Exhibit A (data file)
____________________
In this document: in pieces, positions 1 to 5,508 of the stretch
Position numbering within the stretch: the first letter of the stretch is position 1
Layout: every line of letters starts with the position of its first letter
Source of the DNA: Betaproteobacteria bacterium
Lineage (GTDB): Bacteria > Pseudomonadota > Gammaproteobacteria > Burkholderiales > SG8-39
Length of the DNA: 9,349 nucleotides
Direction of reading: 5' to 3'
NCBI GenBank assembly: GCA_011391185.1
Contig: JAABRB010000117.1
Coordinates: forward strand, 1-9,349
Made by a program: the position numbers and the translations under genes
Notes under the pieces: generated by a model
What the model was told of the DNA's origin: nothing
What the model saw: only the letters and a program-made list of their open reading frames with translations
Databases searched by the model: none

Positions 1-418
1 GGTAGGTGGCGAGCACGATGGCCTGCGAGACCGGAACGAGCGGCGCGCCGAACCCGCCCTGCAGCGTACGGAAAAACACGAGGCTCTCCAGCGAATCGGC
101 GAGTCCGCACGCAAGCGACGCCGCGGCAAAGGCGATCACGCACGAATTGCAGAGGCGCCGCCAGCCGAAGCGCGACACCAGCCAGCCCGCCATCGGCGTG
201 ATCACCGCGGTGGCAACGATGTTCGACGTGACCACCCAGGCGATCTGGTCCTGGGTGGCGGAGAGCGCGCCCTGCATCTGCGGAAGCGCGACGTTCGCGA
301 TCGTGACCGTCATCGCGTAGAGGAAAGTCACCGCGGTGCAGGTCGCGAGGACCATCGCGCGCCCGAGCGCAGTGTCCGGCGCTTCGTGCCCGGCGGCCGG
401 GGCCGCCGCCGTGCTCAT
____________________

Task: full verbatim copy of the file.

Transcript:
In this document: in pieces, positions 1 to 5,508 of the stretch
Position numbering within the stretch: the first letter of the stretch is position 1
Layout: every line of letters starts with the position of its first letter
Source of the DNA: Betaproteobacteria bacterium
Lineage (GTDB): Bacteria > Pseudomonadota > Gammaproteobacteria > Burkholderiales > SG8-39
Length of the DNA: 9,349 nucleotides
Direction of reading: 5' to 3'
NCBI GenBank assembly: GCA_011391185.1
Contig: JAABRB010000117.1
Coordinates: forward strand, 1-9,349
Made by a program: the position numbers and the translations under genes
Notes under the pieces: generated by a model
What the model was told of the DNA's origin: nothing
What the model saw: only the letters and a program-made list of their open reading frames with translations
Databases searched by the model: none

Positions 1-418
1 GGTAGGTGGCGAGCACGATGGCCTGCGAGACCGGAACGAGCGGCGCGCCGAACCCGCCCTGCAGCGTACGGAAAAACACGAGGCTCTCCAGCGAATCGGC
101 GAGTCCGCACGCAAGCGACGCCGCGGCAAAGGCGATCACGCACGAATTGCAGAGGCGCCGCCAGCCGAAGCGCGACACCAGCCAGCCCGCCATCGGCGTG
201 ATCACCGCGGTGGCAACGATGTTCGACGTGACCACCCAGGCGATCTGGTCCTGGGTGGCGGAGAGCGCGCCCTGCATCTGCGGAAGCGCGACGTTCGCGA
301 TCGTGACCGTCATCGCGTAGAGGAAAGTCACCGCGGTGCAGGTCGCGAGGACCATCGCGCGCCCGAGCGCAGTGTCCGGCGCTTCGTGCCCGGCGGCCGG
401 GGCCGCCGCCGTGCTCAT